Finance businesses are well-known for their focus on younger workers. In an industry that prizes youthful energy, having clocked up a few years can often be a real drawback.
The shift to a digital world is making it even harder for older finance professionals. With the arrival of fintech, financial businesses increasingly reflect Silicon Valley’s youth culture, rather than the solid traditions of banking.
While this attitudinal switch is making many older financial advisers uncomfortable, Sally Evans, a non-executive director with a range of organisations in the retirement and ageing field, believes it’s important to remember ageism affects people at all ages1.
“Not all old people are wise and not all young people are tech savvy. Age is really irrelevant. Our brains use it as a shortcut to try to make sense of a rapidly changing world, but people shouldn’t really be judged by that criteria,” she says.
Changing attitudes to ageing
Ageing needs to be reframed as a positive attribute and should be seen as a time of ‘gain’ rather than a time of ‘loss’, Evans argues. “Age has traditionally been defined through the lens of loss, but older people are actually gaining freedom, as they are living healthier, longer lives.”
For a financial practice, failing to see the value older advisers bring to the business is short-sighted.
“If you look at intergenerational teams, they are higher performing than mono-generational ones. Diverse teams assist with understanding the world in a better way. Older employees can also help the business prepare for the future, as they are the customer or colleague of the future,” she explains.
Challenging common myths and attitudes is vital.
“Call out myths about ageing – like old dogs can’t learn new tricks – as extensive research has proved this is wrong. Many of the myths about older people have become accepted truths when they are not,” Evans notes.
Staying relevant: listen and learn
Advisers need to work on remaining relevant at a personal level, particularly as an ageing client base creates the need to attract and retain new – often much younger – clients.
Career coaches usually advise being authentic is more effective than faking trendiness, but Evans believes the key to relevance is being attentive. “With younger people, ask what matters most to them and really listen to their response.”
Adopting a professional manner and emphasising an interested attitude are also important. “Take age out of it and connect with them in that relationship, not through age,” she suggests.
“Remind yourself we are two people and I have the skills you need to deal with the problem you are facing. Engage with them at a really human level.”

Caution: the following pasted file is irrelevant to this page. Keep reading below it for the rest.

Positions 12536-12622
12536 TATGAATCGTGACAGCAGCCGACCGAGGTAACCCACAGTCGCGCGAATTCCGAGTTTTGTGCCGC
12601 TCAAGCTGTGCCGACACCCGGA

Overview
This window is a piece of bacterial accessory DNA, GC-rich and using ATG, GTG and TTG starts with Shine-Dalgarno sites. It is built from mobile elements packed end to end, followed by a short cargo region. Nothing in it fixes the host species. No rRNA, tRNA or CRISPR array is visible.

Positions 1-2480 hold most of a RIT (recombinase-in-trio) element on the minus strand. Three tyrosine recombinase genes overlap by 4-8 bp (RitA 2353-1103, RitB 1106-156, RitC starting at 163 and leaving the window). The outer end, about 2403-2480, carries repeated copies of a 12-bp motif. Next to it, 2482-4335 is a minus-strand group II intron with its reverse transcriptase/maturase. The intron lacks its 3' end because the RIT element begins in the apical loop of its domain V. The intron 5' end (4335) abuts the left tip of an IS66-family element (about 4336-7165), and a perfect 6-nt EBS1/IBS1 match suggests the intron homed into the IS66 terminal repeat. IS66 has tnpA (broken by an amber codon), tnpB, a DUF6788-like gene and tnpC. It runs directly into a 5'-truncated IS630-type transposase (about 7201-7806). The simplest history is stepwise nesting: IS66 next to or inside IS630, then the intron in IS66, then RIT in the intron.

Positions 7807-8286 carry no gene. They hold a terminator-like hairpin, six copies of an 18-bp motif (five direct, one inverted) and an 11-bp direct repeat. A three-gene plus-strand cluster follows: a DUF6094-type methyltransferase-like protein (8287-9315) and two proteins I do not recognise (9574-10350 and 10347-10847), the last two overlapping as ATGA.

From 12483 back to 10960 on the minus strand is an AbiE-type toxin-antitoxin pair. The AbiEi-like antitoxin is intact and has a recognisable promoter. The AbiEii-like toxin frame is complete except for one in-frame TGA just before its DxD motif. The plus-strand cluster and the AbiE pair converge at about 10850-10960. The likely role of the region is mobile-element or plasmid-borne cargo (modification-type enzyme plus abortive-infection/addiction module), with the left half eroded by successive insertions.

Remain open and engaged
A desire to learn and staying open to new ideas and trends is essential for older advisers.
“The most critical thing you can do is to commit to a life of lifelong learning – and that’s not just continuous professional development. You need to sign up to do something that includes younger people and lots of different people,” Evans says.
“Be curious about what’s going on around you and what matters most to your clients. These days you can be paying off a mortgage and have a two-year-old at age 20, or at age 50.”
With most younger clients being tech-driven and often preferring their first contact to be electronic, older advisers need to ensure their skills include at least some tech savvy.
“Engage with technology. Not to be hip, but because this is how people engage with the world around them now. You don’t have to be across every social media channel, just pick one or two,” notes Evans.
Changing your own attitudes is also important. “You need to look at your language, as we often talk about being old as something that’s bad. Catch yourself if you say it and work on changing it.”
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Important: This article has been prepared without taking account of the objectives, financial or taxation situation or needs of any particular individual. Before acting on the information, you should consider its appropriateness to your circumstances and if necessary, seek appropriate professional advice. Any information used in this article is for illustrative purposes only. Sally Evans is external and not a member of the Commonwealth Bank of Australia Group of Companies (the Group) and the content or any view expressed by Sally Evans does not represent an endorsement, recommendation, guarantee or advice in regard to any matter. CBA, nor members of the Group accept any liability for losses or damage arising from any reliance on external parties, their products, services and material. Past performance is no guarantee of future performance.